Press Statement

Oral Statement by MFA investigator Nathan Runkle Presented on Monday, March 3, 2003 at the Mercy For Animals Press Conference

Good Morning and thank you everyone for joining us. My name is Nathan Runkle and I am the director of Mercy For Animals, a not-for-profit Ohio animal advocacy organization.

In December, 2002, Mercy For Animals wrote to Weaver Brothers Egg Farm, the state's fourth largest egg producer, located in Versailles, Ohio. We requested a tour and expressed concern over the facility's treatment of hens. Our request to observe and document the conditions at Weaver Brothers was promptly denied.

As such we were forced to investigate the factory farm on our own. Following stringent bio-security standards taken from the poultry industry's own publications, myself and another MFA investigator, Derek Coons, made two nighttime visits documenting case after case of egregious acts of animal cruelty, neglect, and abuse.

We discovered hens caked in feces packed into crowded, filthy wire cages so small they could not spread a single wing, diseased hens suffering from untreated growths and infections, hens trapped in the wire of their cages without access to food or water, dead bodies left to rot in cages with birds still producing eggs for human consumption, and a live hen thrown away in a trash can filled with rotting corpses.

Like over 95% of the hens raised for egg production in the United States, the hens at Weaver Brothers are confined to "battery cages"-- small wire cages stacked in tiers and lined up in rows in huge warehouses.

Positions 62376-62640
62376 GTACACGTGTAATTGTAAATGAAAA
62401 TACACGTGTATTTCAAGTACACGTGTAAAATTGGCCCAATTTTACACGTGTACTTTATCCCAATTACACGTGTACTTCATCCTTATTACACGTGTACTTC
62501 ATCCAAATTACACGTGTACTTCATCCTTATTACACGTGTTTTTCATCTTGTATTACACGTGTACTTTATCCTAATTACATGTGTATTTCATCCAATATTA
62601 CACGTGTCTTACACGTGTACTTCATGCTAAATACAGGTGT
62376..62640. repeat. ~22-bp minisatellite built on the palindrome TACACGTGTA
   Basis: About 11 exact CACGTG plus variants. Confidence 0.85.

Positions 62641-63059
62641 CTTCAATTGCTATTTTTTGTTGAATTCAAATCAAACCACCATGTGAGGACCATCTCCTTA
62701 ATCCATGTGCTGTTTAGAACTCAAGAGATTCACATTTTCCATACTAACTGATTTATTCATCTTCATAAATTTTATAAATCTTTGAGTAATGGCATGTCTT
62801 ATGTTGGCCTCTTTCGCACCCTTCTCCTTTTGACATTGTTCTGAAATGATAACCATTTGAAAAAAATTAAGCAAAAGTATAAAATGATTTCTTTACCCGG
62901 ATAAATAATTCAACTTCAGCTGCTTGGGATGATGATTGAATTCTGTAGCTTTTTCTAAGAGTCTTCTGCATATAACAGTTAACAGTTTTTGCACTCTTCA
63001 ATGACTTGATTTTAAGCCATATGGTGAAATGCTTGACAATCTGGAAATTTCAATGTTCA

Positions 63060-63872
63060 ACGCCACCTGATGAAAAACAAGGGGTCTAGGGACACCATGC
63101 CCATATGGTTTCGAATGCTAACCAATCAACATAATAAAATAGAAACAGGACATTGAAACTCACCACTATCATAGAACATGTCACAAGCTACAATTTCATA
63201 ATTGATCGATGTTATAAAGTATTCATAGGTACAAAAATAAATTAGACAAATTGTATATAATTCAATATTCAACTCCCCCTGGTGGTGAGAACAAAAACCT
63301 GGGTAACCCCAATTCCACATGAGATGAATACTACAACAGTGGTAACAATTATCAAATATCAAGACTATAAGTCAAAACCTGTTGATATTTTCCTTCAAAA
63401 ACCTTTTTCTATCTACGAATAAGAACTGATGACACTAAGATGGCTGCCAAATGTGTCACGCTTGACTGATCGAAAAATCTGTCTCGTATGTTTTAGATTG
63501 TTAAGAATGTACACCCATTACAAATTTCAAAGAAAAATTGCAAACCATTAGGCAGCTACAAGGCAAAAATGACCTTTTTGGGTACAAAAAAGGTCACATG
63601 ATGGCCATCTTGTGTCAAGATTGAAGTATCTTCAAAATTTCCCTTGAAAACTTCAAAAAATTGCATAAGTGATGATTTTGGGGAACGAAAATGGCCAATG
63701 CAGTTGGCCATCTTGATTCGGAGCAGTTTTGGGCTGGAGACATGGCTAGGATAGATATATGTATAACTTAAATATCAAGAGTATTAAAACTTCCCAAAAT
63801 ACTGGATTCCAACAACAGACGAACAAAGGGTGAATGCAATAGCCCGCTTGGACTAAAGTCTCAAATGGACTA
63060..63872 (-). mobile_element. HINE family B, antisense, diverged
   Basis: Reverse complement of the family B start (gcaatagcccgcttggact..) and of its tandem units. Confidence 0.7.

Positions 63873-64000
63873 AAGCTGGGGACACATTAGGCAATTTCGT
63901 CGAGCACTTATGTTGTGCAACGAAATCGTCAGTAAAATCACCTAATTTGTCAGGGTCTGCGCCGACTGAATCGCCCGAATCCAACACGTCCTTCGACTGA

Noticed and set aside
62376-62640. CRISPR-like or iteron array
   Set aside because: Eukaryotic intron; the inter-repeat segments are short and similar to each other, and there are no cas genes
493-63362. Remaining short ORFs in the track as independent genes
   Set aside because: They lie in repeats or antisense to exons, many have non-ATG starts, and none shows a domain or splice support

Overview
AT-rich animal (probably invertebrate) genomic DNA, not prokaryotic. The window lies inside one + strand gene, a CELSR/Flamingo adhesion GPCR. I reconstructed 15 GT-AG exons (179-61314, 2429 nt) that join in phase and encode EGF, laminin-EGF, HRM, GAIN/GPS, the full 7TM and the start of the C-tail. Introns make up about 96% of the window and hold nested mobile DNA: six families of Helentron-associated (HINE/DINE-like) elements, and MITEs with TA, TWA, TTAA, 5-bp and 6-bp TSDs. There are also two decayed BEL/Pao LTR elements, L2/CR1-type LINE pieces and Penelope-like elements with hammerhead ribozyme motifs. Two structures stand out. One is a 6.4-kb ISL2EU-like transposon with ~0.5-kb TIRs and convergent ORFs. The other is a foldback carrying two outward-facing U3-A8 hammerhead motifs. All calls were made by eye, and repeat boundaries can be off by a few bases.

With up to 7 hens per cage, each bird is allowed less than half a square foot of space, less than 3/4 the area of a standard 8 1/2" x 11" piece of paper.

Hens confined to battery cages live day in and day out without ever seeing the sun. The ability to walk freely, fully stretch their wings, perch, roost, or dust bathe, become impossible tasks. The battery cage frustrates every natural instinct and reduces these naturally clean animals to living in the excrement of their cage mates.

Due primarily to abrasion against the wire of their cages, and continuously being physically assaulted by the trampling of other hens, many of the birds suffer from severe feather damage including missing wing and tail feathers. The lack of feathers means that the bird's skin is at high risk of injury from pecking and scratching.

Due to the stressful and unsanitary living conditions, sickness and disease are inherent problems in factory farm systems where birds are forced to live in filth and extreme confinement. In an attempt to minimize costs, and maximize profit, even the sickest of hens are denied veterinary care.

Forcing a naturally physical bird to spend her life in a cramped and stationary position causes numerous health problems such as: muscle degeneration, poor blood circulation, osteoporosis, and foot and leg deformities. Numerous other health problems plague hens on factory farms. At Weaver Brothers, investigators documented birds suffering from such untreated illnesses as raging eye and sinus infections, mechanical feather damage, wing hemetones, and foot lesions.

We discovered hens that had become trapped when their bodies or feathers become caught in the wire of the cages. Once trapped, it is nearly impossible for the hens to free themselves. These animals were clearly unable to access food or water, and left for unknown lengths of time, leaving the birds at great risk of dying slowly from starvation or dehydration.

Due to filthy living conditions and a lack of basic care, the egg industry has extremely high mortality rates. According to a report by the University of Georgia College of Agricultural and Environmental Sciences, for every 700,000 hens in a modern egg facility, 1,500 birds die each and every week in their cages. The factory "farmers" disregard the health and welfare of the individual animals, as they consider the number that will die in their profit calculations. Many hens succumb to untreated sickness, disease, or injures. The hens at Weaver Bros. are no exception.

At Weaver Bros. Egg Farm, MFA investigators discovered severely decomposed bodies in cages with live hens. The hens were left to slowly rot on their cage floors. Their cage mates, still producing eggs for human consumption, are forced to live with the stench and flies this environment creates.